Back to Learning Campaign

Windle Trust International (WTI) has received funding from UNICEF to join the government and other partners to mobilize communities and school children to go back to school after 14 months of school closure due to the covid-19 pandemic. During the General Education Annual Review (GEAR) conference in Juba in mid-April 2021, the 13 State Ministers of education including Abyei, Pibor and Ruweng Administrative Areas in attendance led by Hon. Deng Awut Achuil, the Republic of South Sudan Minister Education, decided that all schools in South Sudan should re-open on 3rd May 2021.  The main reason for the decision was the devastating impact of schools closure on school children especially girls and the potential loss of gains made in the sector over the years. The UNICEF Country Representative in South Sudan, Dr. Hamida Lasseko, reiterated UNICEF’s commitment to supporting the education sector in particular the Ministry of General Education and Instruction (MoGEI) in its effort to provide education to the children of South Sudan.

Warm up session before going to primary school in Thoanom, South Sudan

With the announcement to re-open schools, UNICEF has partnered with WTI to implement a “Community Education Resilience” programme in urban areas of three States of Central Equatoria, Eastern Equatoria and Western Equatoria in South Sudan. The support includes Back To Learning Campaign to mobilise the community and children to return to school, training of teachers, training of Parent Teachers Associations (PTA), provision of in-kind school supplies and support for peacebuilding, child-protection and life skills through peace clubs in schools. These efforts are geared towards increasing access and bringing back those learners, boys and girls who had dropped out of school due to the covid-19 related challenges and to enrol those who had never stepped in school before.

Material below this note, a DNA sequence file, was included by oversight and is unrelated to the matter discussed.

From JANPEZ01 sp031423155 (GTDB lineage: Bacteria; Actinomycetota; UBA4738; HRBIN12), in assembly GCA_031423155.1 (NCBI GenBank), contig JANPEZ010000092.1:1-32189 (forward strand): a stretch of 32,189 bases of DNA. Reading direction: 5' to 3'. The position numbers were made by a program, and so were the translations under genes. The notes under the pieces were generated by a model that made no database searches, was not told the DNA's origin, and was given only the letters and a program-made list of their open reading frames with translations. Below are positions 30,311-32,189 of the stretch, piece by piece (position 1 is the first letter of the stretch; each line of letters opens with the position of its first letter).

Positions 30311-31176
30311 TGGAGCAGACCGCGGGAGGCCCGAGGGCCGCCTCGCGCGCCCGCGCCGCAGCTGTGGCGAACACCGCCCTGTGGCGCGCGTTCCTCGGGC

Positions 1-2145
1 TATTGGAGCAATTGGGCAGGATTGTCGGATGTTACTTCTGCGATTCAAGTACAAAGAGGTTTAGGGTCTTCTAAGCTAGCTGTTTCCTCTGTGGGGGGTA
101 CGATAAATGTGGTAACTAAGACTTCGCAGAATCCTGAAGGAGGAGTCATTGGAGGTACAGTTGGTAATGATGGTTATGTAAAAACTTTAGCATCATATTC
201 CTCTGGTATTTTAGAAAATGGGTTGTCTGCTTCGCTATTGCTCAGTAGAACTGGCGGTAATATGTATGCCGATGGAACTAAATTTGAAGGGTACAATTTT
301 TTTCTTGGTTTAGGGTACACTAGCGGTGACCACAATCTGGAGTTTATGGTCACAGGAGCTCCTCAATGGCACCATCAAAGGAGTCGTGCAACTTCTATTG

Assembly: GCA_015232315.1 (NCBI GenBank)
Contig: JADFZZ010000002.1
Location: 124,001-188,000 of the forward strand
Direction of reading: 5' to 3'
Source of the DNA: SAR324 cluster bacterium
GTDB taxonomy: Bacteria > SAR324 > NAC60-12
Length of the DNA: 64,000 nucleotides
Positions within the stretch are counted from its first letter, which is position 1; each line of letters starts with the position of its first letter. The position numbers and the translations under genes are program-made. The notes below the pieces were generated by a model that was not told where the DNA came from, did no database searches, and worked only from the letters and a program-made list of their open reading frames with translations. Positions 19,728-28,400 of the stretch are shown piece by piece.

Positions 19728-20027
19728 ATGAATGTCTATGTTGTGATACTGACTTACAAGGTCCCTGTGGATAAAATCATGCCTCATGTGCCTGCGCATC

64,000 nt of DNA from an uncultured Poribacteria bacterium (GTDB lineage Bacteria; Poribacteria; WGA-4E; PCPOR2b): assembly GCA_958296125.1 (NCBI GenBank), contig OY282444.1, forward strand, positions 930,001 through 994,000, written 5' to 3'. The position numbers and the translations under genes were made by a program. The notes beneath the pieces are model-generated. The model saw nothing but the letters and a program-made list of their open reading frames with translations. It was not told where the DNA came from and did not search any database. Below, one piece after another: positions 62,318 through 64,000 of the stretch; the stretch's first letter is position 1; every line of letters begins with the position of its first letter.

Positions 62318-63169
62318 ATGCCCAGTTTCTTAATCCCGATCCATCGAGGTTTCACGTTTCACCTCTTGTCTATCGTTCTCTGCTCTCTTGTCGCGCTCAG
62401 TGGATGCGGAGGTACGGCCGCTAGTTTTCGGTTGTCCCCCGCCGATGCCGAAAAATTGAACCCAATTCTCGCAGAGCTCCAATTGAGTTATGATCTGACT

Back to Learning campaign strategies

With schools closed for over a year, working with UNICEF and the Ministry of Education, WTI designed various strategies that are being used in the communities as campaign tools to encourage parents and children to return to school. These include:

Use of influential leaders especially women as champions of education